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The second journey begins, Paul goes through Syria and Cilicia (now southeastern Turkey), coming to Derbe and Lystra, and then onto Phrygia and Galatia, before passing through Mysia to Troas, the island of Samothracia, and then to Neapolis in Macedonia (now northern Greece) and Philippi (Acts 16:14-34). Passing through Amphipolis and Appolonia, they came to Thessalonica. After teaching in Berea, Paul departed into Achaia (now southern Greece), to Athens (Acts 17:14-15). Then Paul then makes his first visit to Corinth (Acts 18:5)! Paul leaves Corinth to go to Cenchrea and then across to Ephesus and Caesarea, before finishing up in Antioch in Syria.

Paul's Third Missionary Journey

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Paul's third journey begins in Galatia (central region of Turkey) and then to Phrygia (Acts 18:23) before arriving in Ephesus where he stayed for 3 years (Acts 20:31). Paul then went to Troas and continued to Macedonia (2 Corinthians 2:12-13 and 7:5). After going through Macedonia (northern Greece), Paul came to Achaia (southern Greece) (Acts 20:2-3), makes a third visit to Corinth before headed back to Macedonia (Acts 20:1) and onto Philippi  (Acts 20:6). Following this, Paul went to Troas, Assos, Mitylene, Chios, Samos, Trogylium, Miletus (now in southwestern Turkey), Coos, Rhodes, Patara, Tyre (in Lebanon), Ptolemais and to Caesarea before finishing back in Jerusalem.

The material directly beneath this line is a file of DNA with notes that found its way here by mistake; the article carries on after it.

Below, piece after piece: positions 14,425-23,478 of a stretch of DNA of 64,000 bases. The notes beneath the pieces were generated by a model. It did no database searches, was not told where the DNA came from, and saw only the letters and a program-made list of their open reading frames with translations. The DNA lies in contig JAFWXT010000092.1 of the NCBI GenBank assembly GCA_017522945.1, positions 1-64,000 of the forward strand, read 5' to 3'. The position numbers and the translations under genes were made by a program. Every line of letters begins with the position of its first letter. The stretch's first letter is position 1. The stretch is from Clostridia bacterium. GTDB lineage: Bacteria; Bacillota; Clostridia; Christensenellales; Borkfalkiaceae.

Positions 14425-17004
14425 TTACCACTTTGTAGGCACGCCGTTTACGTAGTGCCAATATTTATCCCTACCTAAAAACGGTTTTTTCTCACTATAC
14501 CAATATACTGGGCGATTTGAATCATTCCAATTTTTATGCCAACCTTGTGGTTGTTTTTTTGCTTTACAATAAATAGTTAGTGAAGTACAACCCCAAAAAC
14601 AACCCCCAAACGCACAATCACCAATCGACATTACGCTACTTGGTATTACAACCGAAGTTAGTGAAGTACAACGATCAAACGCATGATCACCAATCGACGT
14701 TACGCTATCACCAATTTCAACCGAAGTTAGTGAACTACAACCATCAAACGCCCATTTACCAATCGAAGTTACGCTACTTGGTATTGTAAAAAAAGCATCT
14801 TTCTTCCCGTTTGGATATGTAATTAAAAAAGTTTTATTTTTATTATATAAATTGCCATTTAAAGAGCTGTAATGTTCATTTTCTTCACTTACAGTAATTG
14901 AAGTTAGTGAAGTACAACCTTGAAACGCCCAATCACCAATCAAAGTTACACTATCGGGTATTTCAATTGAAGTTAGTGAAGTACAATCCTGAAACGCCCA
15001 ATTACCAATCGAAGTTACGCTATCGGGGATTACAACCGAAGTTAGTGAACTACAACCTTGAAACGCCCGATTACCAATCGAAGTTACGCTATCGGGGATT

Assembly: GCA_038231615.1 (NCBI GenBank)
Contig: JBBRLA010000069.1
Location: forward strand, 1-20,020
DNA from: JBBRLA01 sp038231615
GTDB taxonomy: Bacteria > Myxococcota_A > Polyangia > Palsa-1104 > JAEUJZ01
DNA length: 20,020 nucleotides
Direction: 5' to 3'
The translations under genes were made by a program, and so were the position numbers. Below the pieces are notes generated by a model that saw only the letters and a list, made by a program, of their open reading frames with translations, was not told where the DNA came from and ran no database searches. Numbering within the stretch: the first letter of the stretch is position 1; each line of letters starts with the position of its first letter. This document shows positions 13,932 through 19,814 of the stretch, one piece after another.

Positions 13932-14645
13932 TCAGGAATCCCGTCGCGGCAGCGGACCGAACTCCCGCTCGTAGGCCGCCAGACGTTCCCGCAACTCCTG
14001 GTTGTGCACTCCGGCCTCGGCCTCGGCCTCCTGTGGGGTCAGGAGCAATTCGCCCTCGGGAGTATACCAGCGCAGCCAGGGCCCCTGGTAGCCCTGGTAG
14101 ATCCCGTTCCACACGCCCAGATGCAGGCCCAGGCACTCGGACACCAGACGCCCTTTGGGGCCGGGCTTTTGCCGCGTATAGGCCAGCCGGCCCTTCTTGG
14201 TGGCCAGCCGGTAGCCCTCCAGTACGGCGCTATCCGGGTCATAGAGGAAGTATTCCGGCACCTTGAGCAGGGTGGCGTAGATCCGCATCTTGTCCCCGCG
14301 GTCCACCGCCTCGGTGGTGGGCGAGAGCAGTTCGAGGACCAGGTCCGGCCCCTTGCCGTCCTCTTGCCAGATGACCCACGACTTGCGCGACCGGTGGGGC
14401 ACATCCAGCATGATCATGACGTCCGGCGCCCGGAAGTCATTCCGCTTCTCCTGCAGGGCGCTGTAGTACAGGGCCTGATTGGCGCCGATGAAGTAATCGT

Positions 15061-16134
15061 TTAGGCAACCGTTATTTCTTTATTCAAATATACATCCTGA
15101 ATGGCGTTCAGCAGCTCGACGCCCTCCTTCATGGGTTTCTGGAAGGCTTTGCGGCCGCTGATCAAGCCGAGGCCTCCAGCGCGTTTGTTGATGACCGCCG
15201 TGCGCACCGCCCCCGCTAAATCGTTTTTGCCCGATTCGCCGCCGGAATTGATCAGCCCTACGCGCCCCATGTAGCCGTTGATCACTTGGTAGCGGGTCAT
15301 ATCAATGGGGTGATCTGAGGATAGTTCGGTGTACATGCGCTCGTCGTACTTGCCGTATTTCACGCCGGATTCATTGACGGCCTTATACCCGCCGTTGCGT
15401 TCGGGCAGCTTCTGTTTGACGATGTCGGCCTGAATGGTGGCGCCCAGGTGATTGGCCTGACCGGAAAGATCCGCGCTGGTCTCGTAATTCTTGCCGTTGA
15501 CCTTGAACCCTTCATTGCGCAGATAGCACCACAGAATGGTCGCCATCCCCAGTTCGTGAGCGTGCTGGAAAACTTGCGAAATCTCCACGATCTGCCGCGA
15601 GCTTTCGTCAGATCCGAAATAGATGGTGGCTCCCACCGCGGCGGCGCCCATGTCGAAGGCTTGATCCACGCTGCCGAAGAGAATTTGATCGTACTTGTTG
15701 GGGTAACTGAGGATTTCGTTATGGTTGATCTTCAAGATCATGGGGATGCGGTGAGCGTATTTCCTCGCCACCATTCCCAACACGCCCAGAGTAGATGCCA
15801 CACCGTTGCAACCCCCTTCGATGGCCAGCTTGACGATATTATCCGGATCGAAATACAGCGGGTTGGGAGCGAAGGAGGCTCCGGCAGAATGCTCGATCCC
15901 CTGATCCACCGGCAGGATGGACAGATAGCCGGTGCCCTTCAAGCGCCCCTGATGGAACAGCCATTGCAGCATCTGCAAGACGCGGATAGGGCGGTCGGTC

Paul's final journey

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Paul in Jerusalem, is beaten by the Jewish authorities (Acts 22) and taken to trial before them. Many Jews wanted to kill him (Acts 23:12) for his service to Jesus Christ.  Paul is taken before the Roman Governor Felix at Caesarea (Acts 24:10) and when the reign of Portius Felix begins, Paul appeals to Caesar in Rome! Paul was a Roman citizen, he was innocent of the crimes bought against him and it was his right to appeal to the Roman emperor! So He did and Paul's final journey starts in Acts 25:11. The boat sails to Sidon, Myra (now southern Turkey) and on to Crete (Acts 27:7-13), Melita, near Sicily, Syracuse, Rhegium (southern tip of Italy), then to Puteoli (on the western coast of Italy). Finally, Paul ends up in Rome (Acts 28:30)!